|Excerpts from the liner notes from the Virgin CD
riverrun for piano and orchestra is a work inspired by James Joyce's Finnegans Wake, the same as the string quartet A way a lone and Far calls. Coming, far! for violin and orchestra. These are deeply connected alike with the image of water.
The music flows in the form of a musical tributary dervied from a certain main current, wending its way through the scenery of night towards the sea of tonality. The motif, and the intervals of a major seventh and minor third, almost like simple symbols, gradually disperse and always give birth to a variety of melodic sub-species. While they sometimes do confront one another, they do not necessarily represent dialectic development, but continually keep occurring, disappearing and recurring
Liner notes written by Andrew Clements:
As a non-Western composer taking on the Western art-music tradition, Toru Takemitsu has been able to abstract what he needs from tradition without bowing to the pressures of present day European or American styles and fashions. He can range freely across the modernists, assimilating elements from Debussy or Messiaen or the Second Viennese School, as well as incorporating ideas from the post-war avant-garde, without having to subscribe to any one of their aesthetics. In doing so he forged for himself a language that, while certainly echoing the past, owes very little to any relieved notions of form and musical continuity.
Some of his works are notated using graphic symbols, or incorporating elements of chance and improvisation, others are composed electro-acoustically on tape, or for traditional Japanese instruments. Many are notated conventionally and are scored for familiar Western forces, for despite the heterogeneous sources of his language, Takemitsu's music remains very much his own; the sound world of his pieces is as immediately recognizable as their poetic titles. No other contemporary composer compiles textures with such fastidious care, or sidesteps the problems of large-scale construction with such finesse. At the heart of his music is a very simple expressive impulse: "I probably belong to a type of composer of songs who keeps thinking about melody," he has written, "I am old fashioned. What I desire to reach through the continuation of a melody is beyond the pleasure and the sorrow experienced during this continuation, yet I cannot simply call that for what I reach eternity."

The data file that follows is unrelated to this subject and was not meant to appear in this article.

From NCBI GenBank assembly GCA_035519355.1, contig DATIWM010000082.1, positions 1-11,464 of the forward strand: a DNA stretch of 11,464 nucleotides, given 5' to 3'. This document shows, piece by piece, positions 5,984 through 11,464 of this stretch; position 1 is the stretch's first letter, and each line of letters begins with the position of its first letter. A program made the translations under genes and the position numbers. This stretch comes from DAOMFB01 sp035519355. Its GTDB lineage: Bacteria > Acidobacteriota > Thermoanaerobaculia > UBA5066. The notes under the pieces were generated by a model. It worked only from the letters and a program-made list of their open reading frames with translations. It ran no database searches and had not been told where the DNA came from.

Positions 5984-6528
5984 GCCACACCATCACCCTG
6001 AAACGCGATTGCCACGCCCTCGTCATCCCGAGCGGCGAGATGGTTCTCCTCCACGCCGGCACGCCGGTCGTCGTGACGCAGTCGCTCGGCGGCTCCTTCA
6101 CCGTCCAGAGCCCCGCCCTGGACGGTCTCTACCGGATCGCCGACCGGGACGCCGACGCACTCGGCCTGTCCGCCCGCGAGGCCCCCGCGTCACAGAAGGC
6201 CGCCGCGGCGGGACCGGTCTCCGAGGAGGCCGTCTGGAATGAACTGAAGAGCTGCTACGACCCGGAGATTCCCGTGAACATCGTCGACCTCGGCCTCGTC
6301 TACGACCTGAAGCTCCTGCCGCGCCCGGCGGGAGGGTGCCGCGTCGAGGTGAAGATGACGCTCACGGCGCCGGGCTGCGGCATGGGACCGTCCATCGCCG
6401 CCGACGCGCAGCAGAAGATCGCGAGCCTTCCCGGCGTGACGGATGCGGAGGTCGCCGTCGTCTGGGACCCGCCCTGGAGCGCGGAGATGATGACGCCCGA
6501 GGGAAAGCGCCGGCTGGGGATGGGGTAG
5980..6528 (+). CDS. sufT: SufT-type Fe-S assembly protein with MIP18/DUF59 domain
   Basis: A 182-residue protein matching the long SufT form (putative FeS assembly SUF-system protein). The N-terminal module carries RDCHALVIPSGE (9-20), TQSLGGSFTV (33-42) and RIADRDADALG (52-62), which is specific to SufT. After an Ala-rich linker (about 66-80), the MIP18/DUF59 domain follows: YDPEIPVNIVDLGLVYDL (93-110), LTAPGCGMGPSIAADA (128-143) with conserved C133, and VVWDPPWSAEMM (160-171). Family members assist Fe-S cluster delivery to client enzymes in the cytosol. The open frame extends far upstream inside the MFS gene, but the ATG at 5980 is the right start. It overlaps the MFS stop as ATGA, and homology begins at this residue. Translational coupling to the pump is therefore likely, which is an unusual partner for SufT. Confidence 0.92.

In talking about the details of his music, the composer often uses the metaphor of a garden, an artificial landscape in which he sets out his musical objects. Each work then offers a journey around that garden, with the listeners invited to consider each object in turn, sometimes made to retrace their steps, or to revisit a landmark from a different direction, so that perspectives change and relationships between the musical elements are constantly renewed. It is a fruitful image, and one which conveys very well both the jewel-like precision of Takemitsu's music and the way in which he has been able to reconcile Western and Eastern perceptions in his work. The garden he has in mind is surely Japanese in its formality, rather than anything wilder or European, one in which every feature is of equal importance, and their is no hierarchy or sense of goal direction.